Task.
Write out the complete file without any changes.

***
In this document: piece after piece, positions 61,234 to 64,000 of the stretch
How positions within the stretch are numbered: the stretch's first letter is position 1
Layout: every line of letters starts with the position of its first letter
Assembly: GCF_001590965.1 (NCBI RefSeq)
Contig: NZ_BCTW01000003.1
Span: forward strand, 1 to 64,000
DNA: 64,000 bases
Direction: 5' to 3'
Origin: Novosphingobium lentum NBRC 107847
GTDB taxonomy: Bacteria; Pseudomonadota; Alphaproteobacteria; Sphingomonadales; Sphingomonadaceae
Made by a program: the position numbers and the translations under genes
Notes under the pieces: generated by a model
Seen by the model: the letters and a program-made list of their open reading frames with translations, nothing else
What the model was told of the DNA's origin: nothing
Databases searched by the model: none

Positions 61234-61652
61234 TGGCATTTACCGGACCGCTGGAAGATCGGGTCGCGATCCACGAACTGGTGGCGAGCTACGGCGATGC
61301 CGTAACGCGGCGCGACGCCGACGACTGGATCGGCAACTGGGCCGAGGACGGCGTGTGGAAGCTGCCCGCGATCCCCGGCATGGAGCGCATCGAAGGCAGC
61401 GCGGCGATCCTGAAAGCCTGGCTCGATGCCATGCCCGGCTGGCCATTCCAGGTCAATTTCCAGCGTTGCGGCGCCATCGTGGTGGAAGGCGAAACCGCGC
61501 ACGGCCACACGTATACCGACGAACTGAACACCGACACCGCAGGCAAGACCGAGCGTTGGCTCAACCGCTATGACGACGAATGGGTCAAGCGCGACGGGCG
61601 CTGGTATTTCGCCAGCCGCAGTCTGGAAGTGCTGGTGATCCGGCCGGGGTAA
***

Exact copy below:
In this document: piece after piece, positions 61,234 to 64,000 of the stretch
How positions within the stretch are numbered: the stretch's first letter is position 1
Layout: every line of letters starts with the position of its first letter
Assembly: GCF_001590965.1 (NCBI RefSeq)
Contig: NZ_BCTW01000003.1
Span: forward strand, 1 to 64,000
DNA: 64,000 bases
Direction: 5' to 3'
Origin: Novosphingobium lentum NBRC 107847
GTDB taxonomy: Bacteria; Pseudomonadota; Alphaproteobacteria; Sphingomonadales; Sphingomonadaceae
Made by a program: the position numbers and the translations under genes
Notes under the pieces: generated by a model
Seen by the model: the letters and a program-made list of their open reading frames with translations, nothing else
What the model was told of the DNA's origin: nothing
Databases searched by the model: none

Positions 61234-61652
61234 TGGCATTTACCGGACCGCTGGAAGATCGGGTCGCGATCCACGAACTGGTGGCGAGCTACGGCGATGC
61301 CGTAACGCGGCGCGACGCCGACGACTGGATCGGCAACTGGGCCGAGGACGGCGTGTGGAAGCTGCCCGCGATCCCCGGCATGGAGCGCATCGAAGGCAGC
61401 GCGGCGATCCTGAAAGCCTGGCTCGATGCCATGCCCGGCTGGCCATTCCAGGTCAATTTCCAGCGTTGCGGCGCCATCGTGGTGGAAGGCGAAACCGCGC
61501 ACGGCCACACGTATACCGACGAACTGAACACCGACACCGCAGGCAAGACCGAGCGTTGGCTCAACCGCTATGACGACGAATGGGTCAAGCGCGACGGGCG
61601 CTGGTATTTCGCCAGCCGCAGTCTGGAAGTGCTGGTGATCCGGCCGGGGTAA